> If the processes and tools do not help for better communication between individuals then those processes and tools should not be followed or used. Instead, an open dialog among practitioners should define proper processes and tools that help them to practice their values and professional principles.
      >
      > >Do you think that instead of "Working software over comprehensive documentation" people tend to adopt "Working software and not comprehensive documentation"?
      >
      > The lack of a proper way to remember or to communicate relevant things to future or distant people is certainly a problem that should be solved in a project or product. That is a different problem than the problem of effort wasted in obscure and ineffective documents that nobody read. Besides, there is a plethora of recording technologies that could help to preserve and transmit relevant and valuable things about a project.
      >
      > >Do you think that instead of "Customer collaboration over contract negotiation" people tend to adopt "Customer collaboration and not contract negotiation"?
      >
      > And for that matter: who, on the face of the Earth, is going to listen to the end-user?
      >
      > >Do you think that instead of "Responding to change over following a plan" people tend to adopt "Responding to change and not following a plan"?
      >
      > If «a plan» no longer follows discovered and corroborated reality, then it is wise to make all sort of proactive adjustments or an entire new plan. The key to follow, of course, is not the outcome —a plan— but the frequent practice of planning. Conversely, blind reactions to whimsical moves, without awareness of the related costs, pave the path to diminished business value or business failure.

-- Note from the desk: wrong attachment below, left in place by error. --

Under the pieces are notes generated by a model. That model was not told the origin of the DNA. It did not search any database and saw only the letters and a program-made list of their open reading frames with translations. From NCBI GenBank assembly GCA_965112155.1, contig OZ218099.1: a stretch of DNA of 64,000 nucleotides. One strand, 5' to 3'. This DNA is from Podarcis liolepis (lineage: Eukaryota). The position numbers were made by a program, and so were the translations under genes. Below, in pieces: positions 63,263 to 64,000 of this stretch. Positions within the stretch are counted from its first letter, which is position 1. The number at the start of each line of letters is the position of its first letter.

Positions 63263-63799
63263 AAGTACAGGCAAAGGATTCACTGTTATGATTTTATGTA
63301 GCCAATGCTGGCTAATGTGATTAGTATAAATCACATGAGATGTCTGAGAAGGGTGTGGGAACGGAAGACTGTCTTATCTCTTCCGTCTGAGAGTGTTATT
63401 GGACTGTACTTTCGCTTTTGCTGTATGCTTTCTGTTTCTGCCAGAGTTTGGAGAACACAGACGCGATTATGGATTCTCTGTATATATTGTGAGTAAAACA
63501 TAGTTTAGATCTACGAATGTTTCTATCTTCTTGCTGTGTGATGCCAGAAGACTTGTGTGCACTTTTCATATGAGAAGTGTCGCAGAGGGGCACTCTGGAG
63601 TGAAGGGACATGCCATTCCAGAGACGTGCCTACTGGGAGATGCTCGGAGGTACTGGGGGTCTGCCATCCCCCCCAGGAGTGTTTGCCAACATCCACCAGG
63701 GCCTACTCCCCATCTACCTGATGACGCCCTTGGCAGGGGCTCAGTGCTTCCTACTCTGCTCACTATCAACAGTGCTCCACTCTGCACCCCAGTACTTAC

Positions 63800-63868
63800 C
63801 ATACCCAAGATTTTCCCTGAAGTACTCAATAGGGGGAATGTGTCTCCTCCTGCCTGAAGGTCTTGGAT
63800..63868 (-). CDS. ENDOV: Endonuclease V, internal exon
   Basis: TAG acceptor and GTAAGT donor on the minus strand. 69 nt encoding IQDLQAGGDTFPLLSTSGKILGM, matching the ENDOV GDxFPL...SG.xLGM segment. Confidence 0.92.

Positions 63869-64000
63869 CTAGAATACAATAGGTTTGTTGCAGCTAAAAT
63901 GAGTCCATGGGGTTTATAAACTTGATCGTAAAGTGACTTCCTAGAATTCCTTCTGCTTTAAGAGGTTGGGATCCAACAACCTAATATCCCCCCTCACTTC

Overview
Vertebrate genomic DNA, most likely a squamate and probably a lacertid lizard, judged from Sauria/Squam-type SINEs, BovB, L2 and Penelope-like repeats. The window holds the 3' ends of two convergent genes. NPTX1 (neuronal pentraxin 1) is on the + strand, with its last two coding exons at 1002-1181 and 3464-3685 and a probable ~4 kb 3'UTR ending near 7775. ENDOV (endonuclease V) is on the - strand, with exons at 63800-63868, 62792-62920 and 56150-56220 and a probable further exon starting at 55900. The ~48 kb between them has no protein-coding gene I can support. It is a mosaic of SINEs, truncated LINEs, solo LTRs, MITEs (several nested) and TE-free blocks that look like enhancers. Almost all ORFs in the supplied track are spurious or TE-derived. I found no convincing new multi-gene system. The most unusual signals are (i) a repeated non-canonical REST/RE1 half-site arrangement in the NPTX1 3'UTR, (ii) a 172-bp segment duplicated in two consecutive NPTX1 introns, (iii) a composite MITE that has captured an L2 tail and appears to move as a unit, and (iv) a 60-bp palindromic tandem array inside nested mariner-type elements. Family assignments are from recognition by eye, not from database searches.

>
      > >Do you think that instead of "That is, while there is value in the items on the right, we value the items on the left more." people tend to adopt "That is, while since there is no value in the items on the right, we value only the items on the left."?
      >
      > A part of the problem is a psychological pattern of neglected interpretation. It is not, of course, something exclusive of agile methods but it is a pervasive lack of education that permeates politics, economics, and many more spheres of society. The root cause is a very, very poor foundation in important areas of life, whereas is it called science, philosophy, history, mathematics, ethics, etc.
      > What prevents us from learning a new concept is the preconception that usurps its place. See what Derek A. Muller has to say in the case of scientific concepts: youtu.be/eVtCO84MDj8
      >